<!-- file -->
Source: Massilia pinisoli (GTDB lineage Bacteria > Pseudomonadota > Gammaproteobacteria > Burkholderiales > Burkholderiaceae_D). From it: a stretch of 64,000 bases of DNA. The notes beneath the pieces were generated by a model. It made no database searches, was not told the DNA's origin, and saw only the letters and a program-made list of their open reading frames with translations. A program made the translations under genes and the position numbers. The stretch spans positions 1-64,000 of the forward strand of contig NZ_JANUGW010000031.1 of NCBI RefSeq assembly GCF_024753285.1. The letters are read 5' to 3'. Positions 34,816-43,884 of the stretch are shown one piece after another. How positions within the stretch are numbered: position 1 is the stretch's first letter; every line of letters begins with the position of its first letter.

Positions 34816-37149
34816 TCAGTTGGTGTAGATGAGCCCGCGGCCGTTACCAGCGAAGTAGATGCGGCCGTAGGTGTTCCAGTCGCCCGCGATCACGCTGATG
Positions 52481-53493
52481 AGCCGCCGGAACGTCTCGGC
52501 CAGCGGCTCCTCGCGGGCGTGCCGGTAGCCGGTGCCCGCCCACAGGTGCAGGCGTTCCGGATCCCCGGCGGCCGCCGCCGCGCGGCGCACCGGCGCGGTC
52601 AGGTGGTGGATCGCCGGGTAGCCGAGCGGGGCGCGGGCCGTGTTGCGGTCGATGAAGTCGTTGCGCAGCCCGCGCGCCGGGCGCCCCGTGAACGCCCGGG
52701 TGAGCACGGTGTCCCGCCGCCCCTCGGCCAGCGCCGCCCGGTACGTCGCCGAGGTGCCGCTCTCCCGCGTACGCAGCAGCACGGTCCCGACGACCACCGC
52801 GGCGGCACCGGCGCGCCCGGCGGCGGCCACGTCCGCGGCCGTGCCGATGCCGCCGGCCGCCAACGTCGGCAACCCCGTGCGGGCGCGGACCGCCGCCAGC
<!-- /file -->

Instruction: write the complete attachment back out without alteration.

Source: Massilia pinisoli (GTDB lineage Bacteria > Pseudomonadota > Gammaproteobacteria > Burkholderiales > Burkholderiaceae_D). From it: a stretch of 64,000 bases of DNA. The notes beneath the pieces were generated by a model. It made no database searches, was not told the DNA's origin, and saw only the letters and a program-made list of their open reading frames with translations. A program made the translations under genes and the position numbers. The stretch spans positions 1-64,000 of the forward strand of contig NZ_JANUGW010000031.1 of NCBI RefSeq assembly GCF_024753285.1. The letters are read 5' to 3'. Positions 34,816-43,884 of the stretch are shown one piece after another. How positions within the stretch are numbered: position 1 is the stretch's first letter; every line of letters begins with the position of its first letter.

Positions 34816-37149
34816 TCAGTTGGTGTAGATGAGCCCGCGGCCGTTACCAGCGAAGTAGATGCGGCCGTAGGTGTTCCAGTCGCCCGCGATCACGCTGATG
Positions 52481-53493
52481 AGCCGCCGGAACGTCTCGGC
52501 CAGCGGCTCCTCGCGGGCGTGCCGGTAGCCGGTGCCCGCCCACAGGTGCAGGCGTTCCGGATCCCCGGCGGCCGCCGCCGCGCGGCGCACCGGCGCGGTC
52601 AGGTGGTGGATCGCCGGGTAGCCGAGCGGGGCGCGGGCCGTGTTGCGGTCGATGAAGTCGTTGCGCAGCCCGCGCGCCGGGCGCCCCGTGAACGCCCGGG
52701 TGAGCACGGTGTCCCGCCGCCCCTCGGCCAGCGCCGCCCGGTACGTCGCCGAGGTGCCGCTCTCCCGCGTACGCAGCAGCACGGTCCCGACGACCACCGC
52801 GGCGGCACCGGCGCGCCCGGCGGCGGCCACGTCCGCGGCCGTGCCGATGCCGCCGGCCGCCAACGTCGGCAACCCCGTGCGGGCGCGGACCGCCGCCAGC